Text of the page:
Your email, my ADD

If you’ve sent me a message in the last month or two — or, let’s be honest, seven — it may have slipped through the cracks.

I have every intention of going back through all of my correspondence and responding, but, to give you a sense of how I let things get away from me: there are, at this moment, exactly 4382 unread messages in my inbox. Most of those are spam and Google Alerts, so that number doesn’t include all the messages from you that I’ve opened and appreciated and set aside to answer at a later time.

If I were a different kind of person, I’d just shoot off a form email reply to most queries. Some of my friends have crafted modern-day equivalents to “Edmund Wilson Regrets.” If you haven’t had the pleasure, Wilson’s famous canned response read:

Edmund Wilson regrets that it is impossible for him to: Read manuscripts, write articles or books to order, write forewords or introductions, make statements for publicity purposes, do any kind of editorial work, judge literary contests, give interviews, take part in writers’ conferences, answer questionnaires, contribute to or take part in symposiums or ‘panels’ of any kind, contribute manuscripts for sales, donate copies of his books to libraries, autograph works for strangers, allow his name to be used on letterheads, supply personal information about himself, or supply opinions on literary or other subjects.

But despite my ADD tendencies, and the fact that I will never, ever get around to doing even one tenth of the things I plan to do on any given day, I was trained to be a polite Southern girl and am stricken with self-loathing if I don’t give everyone a personalized response.

I’ve still got half-finished notes lying around for birthday presents I received three years ago. And I can’t bring myself to throw them away, because that, of course, would be sanctioning my own rudeness.

Not only do I fall behind on email correspondence, but I lose and forget everything that’s important in my life. Friends’ birthdates. Pieces of my novel. Cell phones. The form I got from my doctor ordering the tests I was supposed to have last month. My insurance card. Novels I’m reading.

Occasionally I have to call friends from pay phones (because I never get around to replacing a cell phone until at least nine months after I’ve lost it) and ask them to check my email to find out where exactly I’m supposed to be meeting someone for an appointment that was supposed to start ten minutes before.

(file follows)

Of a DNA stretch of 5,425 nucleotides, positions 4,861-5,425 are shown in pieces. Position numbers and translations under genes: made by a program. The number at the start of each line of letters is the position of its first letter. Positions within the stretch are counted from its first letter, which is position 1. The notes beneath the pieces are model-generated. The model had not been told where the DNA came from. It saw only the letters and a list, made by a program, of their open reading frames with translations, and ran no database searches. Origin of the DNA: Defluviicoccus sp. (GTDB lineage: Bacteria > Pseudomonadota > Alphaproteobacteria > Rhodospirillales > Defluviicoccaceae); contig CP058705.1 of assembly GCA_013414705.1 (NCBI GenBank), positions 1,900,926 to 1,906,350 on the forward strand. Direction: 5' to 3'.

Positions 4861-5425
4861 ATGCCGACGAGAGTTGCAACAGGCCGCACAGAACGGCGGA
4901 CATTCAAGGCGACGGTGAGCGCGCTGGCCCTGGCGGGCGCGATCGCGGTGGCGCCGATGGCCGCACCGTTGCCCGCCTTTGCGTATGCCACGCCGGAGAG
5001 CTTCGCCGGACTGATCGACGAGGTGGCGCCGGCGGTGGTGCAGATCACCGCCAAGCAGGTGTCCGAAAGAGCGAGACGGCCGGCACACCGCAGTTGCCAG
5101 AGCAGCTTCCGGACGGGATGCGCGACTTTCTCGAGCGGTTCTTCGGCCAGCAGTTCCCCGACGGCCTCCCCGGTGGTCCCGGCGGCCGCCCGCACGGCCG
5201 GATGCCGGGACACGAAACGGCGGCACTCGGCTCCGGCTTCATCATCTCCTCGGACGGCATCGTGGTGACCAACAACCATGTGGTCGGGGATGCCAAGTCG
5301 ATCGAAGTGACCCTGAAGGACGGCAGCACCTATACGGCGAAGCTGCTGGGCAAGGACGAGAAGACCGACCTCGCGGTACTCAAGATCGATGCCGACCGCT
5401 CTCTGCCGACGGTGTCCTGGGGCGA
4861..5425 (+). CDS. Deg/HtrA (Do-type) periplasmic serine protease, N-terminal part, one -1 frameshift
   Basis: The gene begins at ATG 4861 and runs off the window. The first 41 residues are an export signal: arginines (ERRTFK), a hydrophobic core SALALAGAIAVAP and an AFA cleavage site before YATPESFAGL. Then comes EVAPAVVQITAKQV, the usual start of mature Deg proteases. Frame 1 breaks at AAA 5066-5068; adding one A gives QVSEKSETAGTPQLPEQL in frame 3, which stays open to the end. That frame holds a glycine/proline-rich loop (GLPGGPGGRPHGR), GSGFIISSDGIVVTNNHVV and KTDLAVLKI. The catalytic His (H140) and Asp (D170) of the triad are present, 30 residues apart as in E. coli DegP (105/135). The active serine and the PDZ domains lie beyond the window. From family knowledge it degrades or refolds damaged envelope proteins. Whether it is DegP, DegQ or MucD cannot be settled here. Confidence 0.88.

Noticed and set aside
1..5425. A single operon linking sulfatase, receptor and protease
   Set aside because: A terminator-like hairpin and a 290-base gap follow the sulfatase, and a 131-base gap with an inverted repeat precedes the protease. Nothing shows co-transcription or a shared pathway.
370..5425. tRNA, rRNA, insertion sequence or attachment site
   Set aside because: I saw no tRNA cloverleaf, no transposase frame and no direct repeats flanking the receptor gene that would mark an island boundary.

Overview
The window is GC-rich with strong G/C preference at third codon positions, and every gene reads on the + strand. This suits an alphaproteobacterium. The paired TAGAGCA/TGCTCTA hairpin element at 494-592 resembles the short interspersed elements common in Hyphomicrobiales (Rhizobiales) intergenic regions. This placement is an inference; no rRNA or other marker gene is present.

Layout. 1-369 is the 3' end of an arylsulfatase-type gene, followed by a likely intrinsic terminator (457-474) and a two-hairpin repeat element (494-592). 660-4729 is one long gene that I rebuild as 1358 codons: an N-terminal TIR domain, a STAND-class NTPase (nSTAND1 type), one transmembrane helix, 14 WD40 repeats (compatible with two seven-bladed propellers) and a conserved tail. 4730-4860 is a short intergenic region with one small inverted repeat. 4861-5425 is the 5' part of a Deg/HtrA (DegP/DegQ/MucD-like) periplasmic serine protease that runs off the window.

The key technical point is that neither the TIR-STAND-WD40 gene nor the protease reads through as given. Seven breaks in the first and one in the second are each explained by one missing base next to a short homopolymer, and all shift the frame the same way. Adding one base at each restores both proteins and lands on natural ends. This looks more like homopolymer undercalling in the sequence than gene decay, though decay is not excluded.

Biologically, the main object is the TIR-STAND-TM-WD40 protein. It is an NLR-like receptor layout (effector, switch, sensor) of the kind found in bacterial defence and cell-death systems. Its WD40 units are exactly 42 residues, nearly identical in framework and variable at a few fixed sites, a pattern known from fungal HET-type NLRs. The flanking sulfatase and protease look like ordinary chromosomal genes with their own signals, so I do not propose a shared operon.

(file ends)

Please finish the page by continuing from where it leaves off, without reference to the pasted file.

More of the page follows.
(Inexplicably, though, I can remember what the hallway smelled like on my first day of public school, and what my best friend in seventh grade liked to eat for lunch on Saturdays [fried bologna sandwiches], and how my friend Rocky escaped from the cops when they were looking for him after an armed robbery.)


My loss patterns come in waves. A couple of years ago I went through a phase of misplacing keys. One afternoon, having lost the third set in two weeks, I ventured into the city without locking my apartment.

Mr. Maud, a man who normally possesses the patience of Job, got all bossy and patriarchal on my ass (which normally would compel me to do the exact opposite thing of the thing he’s demanding, but I reined in my perverse impulses in this case, since I knew his correctness was inarguable) when I returned home.

“I don’t care what you have to do,” he said, “what plans you have to cancel, whether you have to sit in the apartment all day. We live in New York City, Maud, not Mississippi.” (We’d just been to visit my grandparents on the Gulf Coast some months before.)

The next day I got another set of keys. Two weeks later, like clockwork, I’d lost them.

I’d taken the morning off from work and was heading into the city for a doctor’s appointment, and the goddamned keyring was nowhere to be found.

I thought about cancelling the appointment, but then I’d have to pay the whole fee out-of-pocket. I thought about disregarding Mr. Maud’s instructions, but I knew if I did I might never get laid again. Either way I might never get laid again. I envisioned myself telling Mr. Maud that I had to fork over $350 for a doctor’s appointment I hadn’t managed to get to.

As the time for my appointment drew nearer and nearer (we have already established that I’m late for everything, yes?), I paced back and forth through the apartment.

I sat on the sofa. I peered out at the street. I went and looked out our back window. And then — eureka! — a solution suggested itself: I would exit through the back yard.

Our back door has a dead bolt, but there’s also a handle that can be made to lock behind you, like a hotel room door.

So it’d be a piece of cake — assuming I didn’t fall and break every bone in my body while trying to climb three fences.

I shut the door, scaled our fence and the neighbors’ and the one in the next yard without cutting my leg on the wire or tearing my skirt. And I was only ten minutes late for my appointment.

I guess these tendencies may shed some light on my love for Elizabeth Bishop’s lovely villanelle, “One Art,” and for Lucinda Williams’ “I Lost It” (the Happy Woman Blues version), both of which explore loss of the more metaphorical kind.

But I mention all of this so that you’ll understand, if I haven’t written you back, that it is totally not personal. I love hearing from readers. Try writing again sometime, and you might catch me while I’m procrastinating. If you do, I’ll respond in three seconds.


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